Drawing the Line – a book of comics benefiting cancer research
Author: compiled by Suley Fattah and Julie Eng edited and designed by Ron Boyd
Pages: 104 pgs.
Publish Date: 2004
Publisher: Fengsuli Press, Canada
Catalog ID: ISBN: 0-9735116-0-3
Author website: http://www.benefitcomic.com
Many comics listed on this site, having come out of the alternative and underground scene, tend to be critical of the healthcare systems. It is refreshing, therefore, to read a comic that was created specifically to aid the system and raise money for cancer research and dedicated to healthcare professionals.
In 2002 Suley Fattah, a famulus (magician’s assistant), illustrator and comic book collector, was diagnosed as having Hodgkin’s Lymphoma. His friend Ron Boyd gave him a drawing (seen on the cover of DTL) for his 40th birthday in 2003 and the image gave Suley the idea of compiling a collection of comic strips into a book to raise money for the Sick Children Foundation and Princess Margaret Hospital, thus ‘giving back’ a gift to the community.
Suley persuaded many big names in Canadian comics, and some from the US and Europe to take part: the book includes contributions from Chester Brown, Dave Sim, Dean Motter, Stan Sakai, Moebius and others. The project has, to date, raised more than CD$50,000 with all proceeds going to the chosen foundations.
As might be expected, there is a diverse range of work in the book, from stand-alone drawings to multi-page stories. Some have specifically medical subject matter (such as ‘The History of My Guts’ by Marcel Guldemond), some not, some are funny, some tragic and some plain surreal, one of my favourites of the latter variety being Chip Zdarsky’s ‘Prison Funnies’.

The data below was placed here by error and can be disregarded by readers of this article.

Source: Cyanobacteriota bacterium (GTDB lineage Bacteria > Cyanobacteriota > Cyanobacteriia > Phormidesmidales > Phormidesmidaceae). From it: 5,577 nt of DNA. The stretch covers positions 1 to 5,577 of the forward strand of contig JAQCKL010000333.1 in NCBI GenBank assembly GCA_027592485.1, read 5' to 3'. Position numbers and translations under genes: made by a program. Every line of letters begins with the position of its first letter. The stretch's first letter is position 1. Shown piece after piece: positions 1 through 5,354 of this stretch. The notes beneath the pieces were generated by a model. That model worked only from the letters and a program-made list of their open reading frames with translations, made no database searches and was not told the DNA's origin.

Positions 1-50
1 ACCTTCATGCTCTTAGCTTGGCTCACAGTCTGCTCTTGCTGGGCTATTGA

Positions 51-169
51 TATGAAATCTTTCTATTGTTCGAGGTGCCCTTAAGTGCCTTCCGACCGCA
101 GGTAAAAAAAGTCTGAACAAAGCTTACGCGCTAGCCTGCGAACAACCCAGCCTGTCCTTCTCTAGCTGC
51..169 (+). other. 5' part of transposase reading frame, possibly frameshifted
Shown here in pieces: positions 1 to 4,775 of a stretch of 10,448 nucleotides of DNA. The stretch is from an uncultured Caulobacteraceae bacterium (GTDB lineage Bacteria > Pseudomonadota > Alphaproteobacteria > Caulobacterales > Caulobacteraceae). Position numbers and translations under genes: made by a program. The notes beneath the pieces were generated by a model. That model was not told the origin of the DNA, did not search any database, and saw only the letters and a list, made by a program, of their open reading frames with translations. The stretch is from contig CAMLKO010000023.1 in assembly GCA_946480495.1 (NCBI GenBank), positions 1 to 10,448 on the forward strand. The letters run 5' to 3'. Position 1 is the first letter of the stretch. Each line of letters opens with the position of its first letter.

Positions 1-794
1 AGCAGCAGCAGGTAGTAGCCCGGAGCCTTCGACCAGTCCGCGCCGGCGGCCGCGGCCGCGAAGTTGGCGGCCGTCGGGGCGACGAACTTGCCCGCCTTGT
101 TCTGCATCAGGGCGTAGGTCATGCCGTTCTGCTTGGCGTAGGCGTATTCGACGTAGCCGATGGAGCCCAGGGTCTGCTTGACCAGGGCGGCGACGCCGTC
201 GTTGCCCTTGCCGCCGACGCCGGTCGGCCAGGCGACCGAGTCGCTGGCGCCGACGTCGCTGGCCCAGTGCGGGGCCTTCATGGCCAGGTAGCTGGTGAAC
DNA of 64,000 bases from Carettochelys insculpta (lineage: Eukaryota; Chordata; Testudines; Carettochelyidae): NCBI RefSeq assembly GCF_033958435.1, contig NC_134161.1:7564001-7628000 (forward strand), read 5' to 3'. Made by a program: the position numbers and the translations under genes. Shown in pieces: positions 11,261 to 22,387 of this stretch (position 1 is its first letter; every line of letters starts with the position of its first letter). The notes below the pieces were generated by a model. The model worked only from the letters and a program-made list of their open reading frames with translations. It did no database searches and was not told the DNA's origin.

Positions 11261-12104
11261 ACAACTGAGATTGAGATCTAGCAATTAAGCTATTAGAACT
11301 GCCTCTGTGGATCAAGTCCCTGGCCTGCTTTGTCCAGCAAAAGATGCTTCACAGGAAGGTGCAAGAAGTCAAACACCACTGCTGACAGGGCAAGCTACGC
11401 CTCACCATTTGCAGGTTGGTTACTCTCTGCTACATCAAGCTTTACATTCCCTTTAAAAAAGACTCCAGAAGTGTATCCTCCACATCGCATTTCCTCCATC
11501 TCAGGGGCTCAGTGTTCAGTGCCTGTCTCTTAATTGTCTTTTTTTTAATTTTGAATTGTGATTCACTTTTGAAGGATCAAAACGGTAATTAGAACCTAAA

In 2006 Suley produced a second compilation, this time of 150 pages, entitled Drawing the Line Again. It has some great work in it, I particularly like Kagan McLeod’s Dr Yesteryear in “Let it Bleed”.
I believe that limited numbers of DTL and DTLA are still availiable. When I ordered them, I was thrilled to find (in addition to a dedication from Suley Fattah), that my copy of DTL was signed by several of the authors.
More about Ron Kasman:
Is a Canadian comics artist and teacher. He drew this strip for a book was called Drawing the Line which was put out to raised money for cancer research by Suley Fatah. The strip was pencilled and lettered by Kasman and inked by R.G. Taylor. Kasman worked for DC and Eclipse comics as a letterer, and Image Comics as a writer, penciller and inker and has worked for many other smaller companies contributing to over 80 comic books in all. Two of the characters he drew (Captain Canuck and Fleur de Lys) were issued on Canadian commemorative postage stamps in 1994 and were the best selling postage stamps in the history of the nation. His book on William Lyon Mackenzie and the Rebellion of 1837 was distributed by Lieutenant-Governor James K. Bartleman as an important part of his literacy campaign and Kasman’s work has been featured in galleries on three occasions. he recieved two awards for his teaching, one province wide, one within his county.
Drawing the Line was a 104-page anthology which came out in May 2004.It was done in conjunction with Princess Margaret Hospital, Toronto and contains work by many of Canada’s foremost cartoonists, some American artists and French Comics master, Moebius. There was a follow up, Drawing the Line Again, which was published a year later and included work by Clive Barker and Jean-Claude Gotting.
The goals of the Book of Comics project were:
to raise awareness of health and well-being through graphic novel storytelling;
to raise significant funds for cancer research at renowned institutions;
to partner new comic book artists with seasoned professionals; and
to introduce and share graphic novels as an art form with new readers by enabling those unfamiliar with comics in discovering this medium.
see Ron Kasman’s story for DTL
go to the Benefitcomic site
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